More salt, please: global patterns, responses and impacts of foliar sodium in grasslands

E. T. Borer, E. M. Lind, J. Firn, E. W. Seabloom, T. M. Anderson, E. S. Bakker, L. Biederman, K. J. La Pierre, A. S. MacDougall, J. L. Moore, A. C. Risch, M. Schutz, C. J. Stevens

Research output: Contribution to journalLetterResearchpeer-review

Abstract

Sodium is unique among abundant elemental nutrients, because most plant species do not require it for growth or development, whereas animals physiologically require sodium. Foliar sodium influences consumption rates by animals and can structure herbivores across landscapes. We quantified foliar sodium in 201 locally abundant, herbaceous species representing 32 families and, at 26 sites on four continents, experimentally manipulated vertebrate herbivores and elemental nutrients to determine their effect on foliar sodium. Foliar sodium varied taxonomically and geographically, spanning five orders of magnitude. Site-level foliar sodium increased most strongly with site aridity and soil sodium; nutrient addition weakened the relationship between aridity and mean foliar sodium. Within sites, high sodium plants declined in abundance with fertilisation, whereas low sodium plants increased. Herbivory provided an explanation: herbivores selectively reduced high nutrient, high sodium plants. Thus, interactions among climate, nutrients and the resulting nutritional value for herbivores determine foliar sodium biogeography in herbaceous-dominated systems.

Original languageEnglish
Pages (from-to)1136-1144
Number of pages9
JournalEcology Letters
Volume22
Issue number7
DOIs
Publication statusPublished - 2019

Keywords

  • Biogeography
  • herbivory
  • nitrogen, phosphorus, potassium, micronutrients
  • Nutrient Network (NutNet)
  • plant taxonomy

Cite this

Borer, E. T., Lind, E. M., Firn, J., Seabloom, E. W., Anderson, T. M., Bakker, E. S., ... Stevens, C. J. (2019). More salt, please: global patterns, responses and impacts of foliar sodium in grasslands. Ecology Letters, 22(7), 1136-1144. https://doi.org/10.1111/ele.13270
Borer, E. T. ; Lind, E. M. ; Firn, J. ; Seabloom, E. W. ; Anderson, T. M. ; Bakker, E. S. ; Biederman, L. ; La Pierre, K. J. ; MacDougall, A. S. ; Moore, J. L. ; Risch, A. C. ; Schutz, M. ; Stevens, C. J. / More salt, please : global patterns, responses and impacts of foliar sodium in grasslands. In: Ecology Letters. 2019 ; Vol. 22, No. 7. pp. 1136-1144.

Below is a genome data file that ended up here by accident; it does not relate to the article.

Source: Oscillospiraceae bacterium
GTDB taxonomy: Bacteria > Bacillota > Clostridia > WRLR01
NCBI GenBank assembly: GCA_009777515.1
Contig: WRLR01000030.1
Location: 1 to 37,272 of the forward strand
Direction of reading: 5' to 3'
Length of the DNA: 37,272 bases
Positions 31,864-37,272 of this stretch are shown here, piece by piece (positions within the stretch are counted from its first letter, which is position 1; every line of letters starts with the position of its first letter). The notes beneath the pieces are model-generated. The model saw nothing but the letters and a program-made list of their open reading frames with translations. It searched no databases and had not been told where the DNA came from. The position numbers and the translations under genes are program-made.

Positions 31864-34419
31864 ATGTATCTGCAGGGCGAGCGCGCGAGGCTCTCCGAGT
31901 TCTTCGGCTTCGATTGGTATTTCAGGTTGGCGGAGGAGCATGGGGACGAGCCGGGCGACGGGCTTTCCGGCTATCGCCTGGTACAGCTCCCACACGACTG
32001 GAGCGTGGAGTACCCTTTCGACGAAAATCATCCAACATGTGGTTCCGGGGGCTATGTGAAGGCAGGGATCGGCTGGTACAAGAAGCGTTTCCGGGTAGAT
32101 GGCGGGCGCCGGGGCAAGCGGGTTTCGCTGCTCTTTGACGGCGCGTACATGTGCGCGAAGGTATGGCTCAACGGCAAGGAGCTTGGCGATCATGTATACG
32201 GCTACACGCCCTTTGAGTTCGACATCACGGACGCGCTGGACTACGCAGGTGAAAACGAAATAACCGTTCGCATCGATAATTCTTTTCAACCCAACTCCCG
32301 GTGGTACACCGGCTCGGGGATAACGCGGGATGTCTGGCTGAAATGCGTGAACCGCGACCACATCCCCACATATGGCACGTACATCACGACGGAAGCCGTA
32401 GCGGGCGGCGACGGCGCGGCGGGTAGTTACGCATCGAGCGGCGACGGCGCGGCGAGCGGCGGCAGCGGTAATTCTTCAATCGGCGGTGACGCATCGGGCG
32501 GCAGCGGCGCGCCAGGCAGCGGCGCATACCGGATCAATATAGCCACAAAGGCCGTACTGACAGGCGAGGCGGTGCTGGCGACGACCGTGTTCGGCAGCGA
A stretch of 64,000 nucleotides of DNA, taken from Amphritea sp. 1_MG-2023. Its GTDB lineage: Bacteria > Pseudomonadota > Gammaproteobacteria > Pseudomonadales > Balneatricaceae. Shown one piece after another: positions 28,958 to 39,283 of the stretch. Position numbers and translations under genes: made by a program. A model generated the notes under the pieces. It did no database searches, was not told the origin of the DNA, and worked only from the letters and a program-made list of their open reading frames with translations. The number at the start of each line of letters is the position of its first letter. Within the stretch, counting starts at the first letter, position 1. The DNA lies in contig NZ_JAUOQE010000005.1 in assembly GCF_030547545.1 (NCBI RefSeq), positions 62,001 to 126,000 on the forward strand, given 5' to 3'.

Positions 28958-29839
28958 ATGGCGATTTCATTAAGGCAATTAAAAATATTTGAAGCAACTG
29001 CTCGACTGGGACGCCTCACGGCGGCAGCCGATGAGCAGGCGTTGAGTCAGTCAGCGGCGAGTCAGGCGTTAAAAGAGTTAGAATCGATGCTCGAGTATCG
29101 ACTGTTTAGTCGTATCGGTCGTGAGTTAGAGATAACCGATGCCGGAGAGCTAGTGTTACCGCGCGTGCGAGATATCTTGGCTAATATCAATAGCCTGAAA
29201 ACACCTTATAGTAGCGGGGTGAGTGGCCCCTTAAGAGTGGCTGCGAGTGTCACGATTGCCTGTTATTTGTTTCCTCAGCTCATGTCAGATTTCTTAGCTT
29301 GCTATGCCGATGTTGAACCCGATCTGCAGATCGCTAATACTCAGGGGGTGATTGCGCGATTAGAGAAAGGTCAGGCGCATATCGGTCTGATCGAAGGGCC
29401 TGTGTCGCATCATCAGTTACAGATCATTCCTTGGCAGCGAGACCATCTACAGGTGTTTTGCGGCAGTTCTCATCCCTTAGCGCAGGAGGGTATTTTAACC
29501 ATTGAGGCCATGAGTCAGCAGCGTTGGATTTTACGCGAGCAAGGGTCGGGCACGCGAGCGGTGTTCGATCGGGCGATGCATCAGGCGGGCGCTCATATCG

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abstract = "Sodium is unique among abundant elemental nutrients, because most plant species do not require it for growth or development, whereas animals physiologically require sodium. Foliar sodium influences consumption rates by animals and can structure herbivores across landscapes. We quantified foliar sodium in 201 locally abundant, herbaceous species representing 32 families and, at 26 sites on four continents, experimentally manipulated vertebrate herbivores and elemental nutrients to determine their effect on foliar sodium. Foliar sodium varied taxonomically and geographically, spanning five orders of magnitude. Site-level foliar sodium increased most strongly with site aridity and soil sodium; nutrient addition weakened the relationship between aridity and mean foliar sodium. Within sites, high sodium plants declined in abundance with fertilisation, whereas low sodium plants increased. Herbivory provided an explanation: herbivores selectively reduced high nutrient, high sodium plants. Thus, interactions among climate, nutrients and the resulting nutritional value for herbivores determine foliar sodium biogeography in herbaceous-dominated systems.",
keywords = "Biogeography, herbivory, nitrogen, phosphorus, potassium, micronutrients, Nutrient Network (NutNet), plant taxonomy",
author = "Borer, {E. T.} and Lind, {E. M.} and J. Firn and Seabloom, {E. W.} and Anderson, {T. M.} and Bakker, {E. S.} and L. Biederman and {La Pierre}, {K. J.} and MacDougall, {A. S.} and Moore, {J. L.} and Risch, {A. C.} and M. Schutz and Stevens, {C. J.}",